Wednesday, June 17, 2015

Getting Close ...

I've bought the last of the yarn for Michael's blanket. After knitting up these skeins, I'll add as needed from a few odd and ends to make up the full count.

I almost didn't pick this book up because I felt the need for something narrative, but it turns out that this is basically a memoir, rather than a parenting handbook. I'm enjoying it. I've fallen into some bad habits of using food as motivation for good behavior ... Gregory in particular is addicted to "cackies" (Graham crackers). Time to change that!

Linking up with Ginny.

Monday, June 15, 2015

Naptime Miscellany--Moths and Other Oddities

This is what I get for offering to write a moth post.

One of the things I was/am going to mention in said post--you're never really rid of them. I think they can go dormant or something when the weather's cold, because they've been popping up now and then since April. All in our bedroom, which has almost zero wool in it, so I wasn't too concerned.

But it just keeps happening. Two or three males flying around that I squish or get caught in the traps.

Only this time I've found TWO downstairs. Deep breaths.

I am, once again, examining my yarn and other woolens from top to bottom, and STILL no traces of damage. They are like moth ninjas with a secret base somewhere, and it is stressing me out.

The fact is that moths are almost an inevitable part of life for any lover of natural fibers who lives in a certain climate. I was in the yarn store yesterday looking for something green, and I found a dead moth on a skein. In the yarn store! Once you know what you're looking for--and are paranoid enough to expect it everywhere--you will find them.

I'm not sure if that's encouraging or discouraging, but there it is.

It makes you wonder how old woolen textiles have survived so long. I guess it's a combination of climate control (winters without heat surely killed off many pests) and the fact that people didn't own an excess of clothes that were put into storage; most things were in regular use.

In other knitting-related weirdness ... my mother-in-law hadn't knit for years and years, but she had a canvas bag with some yarn and needles that Keith brought back from San Francisco. In it I found this odd tool, and I couldn't for the life of me figure out what it was. An unusual cable needle? Something for a craft other than knitting?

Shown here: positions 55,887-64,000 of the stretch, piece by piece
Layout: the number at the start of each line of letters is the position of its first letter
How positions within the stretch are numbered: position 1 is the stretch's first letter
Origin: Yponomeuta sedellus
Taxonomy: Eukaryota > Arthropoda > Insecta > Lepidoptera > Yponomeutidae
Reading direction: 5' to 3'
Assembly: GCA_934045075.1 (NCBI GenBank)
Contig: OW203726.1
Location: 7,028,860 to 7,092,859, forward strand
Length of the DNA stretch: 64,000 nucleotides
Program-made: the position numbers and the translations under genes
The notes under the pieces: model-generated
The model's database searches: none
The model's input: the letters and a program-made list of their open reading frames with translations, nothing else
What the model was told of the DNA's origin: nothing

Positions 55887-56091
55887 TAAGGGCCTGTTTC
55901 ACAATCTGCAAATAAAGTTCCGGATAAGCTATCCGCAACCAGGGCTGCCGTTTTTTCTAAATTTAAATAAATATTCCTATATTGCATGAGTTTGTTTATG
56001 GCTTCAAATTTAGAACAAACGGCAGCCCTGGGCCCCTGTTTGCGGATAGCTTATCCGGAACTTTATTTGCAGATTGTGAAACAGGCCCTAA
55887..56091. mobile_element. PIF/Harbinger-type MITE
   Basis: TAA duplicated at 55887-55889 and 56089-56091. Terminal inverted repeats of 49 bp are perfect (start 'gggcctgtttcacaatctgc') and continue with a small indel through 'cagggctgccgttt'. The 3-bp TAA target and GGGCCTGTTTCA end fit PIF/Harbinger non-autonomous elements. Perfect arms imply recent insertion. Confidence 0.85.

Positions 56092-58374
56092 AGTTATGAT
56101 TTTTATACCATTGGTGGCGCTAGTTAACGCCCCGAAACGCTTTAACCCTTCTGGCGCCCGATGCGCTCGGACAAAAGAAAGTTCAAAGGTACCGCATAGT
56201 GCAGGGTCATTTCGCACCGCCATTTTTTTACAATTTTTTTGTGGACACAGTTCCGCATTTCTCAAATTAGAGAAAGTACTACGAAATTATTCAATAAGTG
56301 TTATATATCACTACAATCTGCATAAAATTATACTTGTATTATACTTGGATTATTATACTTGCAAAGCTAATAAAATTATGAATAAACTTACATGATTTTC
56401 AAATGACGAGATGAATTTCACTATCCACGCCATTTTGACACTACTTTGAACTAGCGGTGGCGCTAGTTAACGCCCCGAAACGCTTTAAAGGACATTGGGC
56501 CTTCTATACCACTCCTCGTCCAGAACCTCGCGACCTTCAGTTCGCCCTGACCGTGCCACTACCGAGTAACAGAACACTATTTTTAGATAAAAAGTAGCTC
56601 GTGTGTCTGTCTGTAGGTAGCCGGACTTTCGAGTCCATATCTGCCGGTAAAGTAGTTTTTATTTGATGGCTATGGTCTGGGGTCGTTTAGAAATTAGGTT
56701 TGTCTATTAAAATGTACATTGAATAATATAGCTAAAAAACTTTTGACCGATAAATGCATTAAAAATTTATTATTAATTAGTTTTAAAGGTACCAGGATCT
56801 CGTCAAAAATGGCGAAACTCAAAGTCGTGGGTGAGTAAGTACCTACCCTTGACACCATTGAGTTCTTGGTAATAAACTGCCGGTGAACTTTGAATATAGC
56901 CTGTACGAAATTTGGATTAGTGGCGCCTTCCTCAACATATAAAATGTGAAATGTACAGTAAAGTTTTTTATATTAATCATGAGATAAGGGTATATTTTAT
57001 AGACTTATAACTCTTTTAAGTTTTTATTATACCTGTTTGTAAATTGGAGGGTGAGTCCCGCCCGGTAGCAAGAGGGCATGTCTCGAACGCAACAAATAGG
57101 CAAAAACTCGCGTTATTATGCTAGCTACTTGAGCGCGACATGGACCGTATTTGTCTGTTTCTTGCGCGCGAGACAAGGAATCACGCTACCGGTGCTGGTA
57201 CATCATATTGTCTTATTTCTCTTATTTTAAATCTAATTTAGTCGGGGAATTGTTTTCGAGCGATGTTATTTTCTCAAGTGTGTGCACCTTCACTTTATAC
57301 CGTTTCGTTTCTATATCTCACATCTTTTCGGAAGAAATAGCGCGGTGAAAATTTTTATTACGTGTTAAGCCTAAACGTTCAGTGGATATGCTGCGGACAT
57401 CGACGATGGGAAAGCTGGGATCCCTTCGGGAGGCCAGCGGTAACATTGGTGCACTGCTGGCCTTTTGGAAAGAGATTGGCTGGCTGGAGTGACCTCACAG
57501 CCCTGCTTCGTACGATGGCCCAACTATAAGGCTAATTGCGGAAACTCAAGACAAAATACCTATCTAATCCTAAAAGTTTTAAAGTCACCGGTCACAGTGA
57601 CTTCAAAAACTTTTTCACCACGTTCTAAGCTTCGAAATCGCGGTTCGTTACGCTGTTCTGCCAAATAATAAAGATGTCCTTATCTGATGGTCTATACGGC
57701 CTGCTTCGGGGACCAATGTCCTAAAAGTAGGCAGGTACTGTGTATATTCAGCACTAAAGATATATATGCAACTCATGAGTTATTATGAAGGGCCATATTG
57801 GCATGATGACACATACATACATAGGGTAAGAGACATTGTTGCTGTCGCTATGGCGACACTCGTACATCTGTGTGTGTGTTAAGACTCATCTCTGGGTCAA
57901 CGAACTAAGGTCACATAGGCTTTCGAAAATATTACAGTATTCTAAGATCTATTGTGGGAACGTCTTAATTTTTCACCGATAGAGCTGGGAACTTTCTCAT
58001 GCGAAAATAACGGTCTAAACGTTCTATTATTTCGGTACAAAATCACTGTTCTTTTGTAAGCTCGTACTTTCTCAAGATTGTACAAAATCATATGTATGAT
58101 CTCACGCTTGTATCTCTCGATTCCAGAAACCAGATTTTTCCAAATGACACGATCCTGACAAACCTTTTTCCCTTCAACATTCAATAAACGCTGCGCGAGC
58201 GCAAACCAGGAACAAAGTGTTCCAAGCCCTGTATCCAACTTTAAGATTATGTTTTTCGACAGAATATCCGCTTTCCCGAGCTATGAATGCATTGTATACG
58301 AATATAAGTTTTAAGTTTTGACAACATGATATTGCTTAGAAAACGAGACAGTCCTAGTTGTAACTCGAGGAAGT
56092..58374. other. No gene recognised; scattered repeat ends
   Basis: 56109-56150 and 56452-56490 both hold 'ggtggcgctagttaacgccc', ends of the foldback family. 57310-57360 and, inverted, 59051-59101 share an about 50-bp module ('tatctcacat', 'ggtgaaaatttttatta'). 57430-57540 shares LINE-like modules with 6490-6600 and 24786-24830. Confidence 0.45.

I posted the picture on Ravelry, and most of those people were just as stumped ... until a veterinarian came along and said it's a grooved director, or incision guide. A surgical tool used for guiding scalpels and other instruments where they need to go without cutting other tissues.

My MIL was never a vet, or a nurse, so I'm not sure why she even owned one of these, let alone how it ended up in her knitting bag! How funny, right? I wish I could ask her for the story behind it. I wish in general that knitting was something that we could have bonded over. There are a lot of things I wish, and I am realizing, a lot of hurts that I still have to process. But I hope, someday, we will meet again, and be able to know and love each other in a way that wasn't possible in this life.

And she can tell me why she had a surgical tool with her knitting needles. :)

Wednesday, June 10, 2015

Life-Changing Magic, and other things

You know the deal. Even when I can't keep up with anything else I can manage a yarn along post.** ;) I was a bit under the weather last week as I recovered from my first ever case of mastitis after almost 3.5 years of nursing. I have so much admiration for mothers who struggle with this on a regular basis early in their nursing relationship ... I think I may have given up if I hadn't so much experience behind me already.


Are you bored of leaves yet? ;) I pulled a skein of Tosh from my freezer , baked it in the oven, shook it vigorously to make sure no moth eggs came tumbling out, and ... it seems to be fine. No damage that I have noticed! Fingers crossed.

(I'm thinking of typing up a post--hopefully with pictures--about how to survive a moth infestation with your sanity intact ... helpful? Or have I talked about moths too much already?)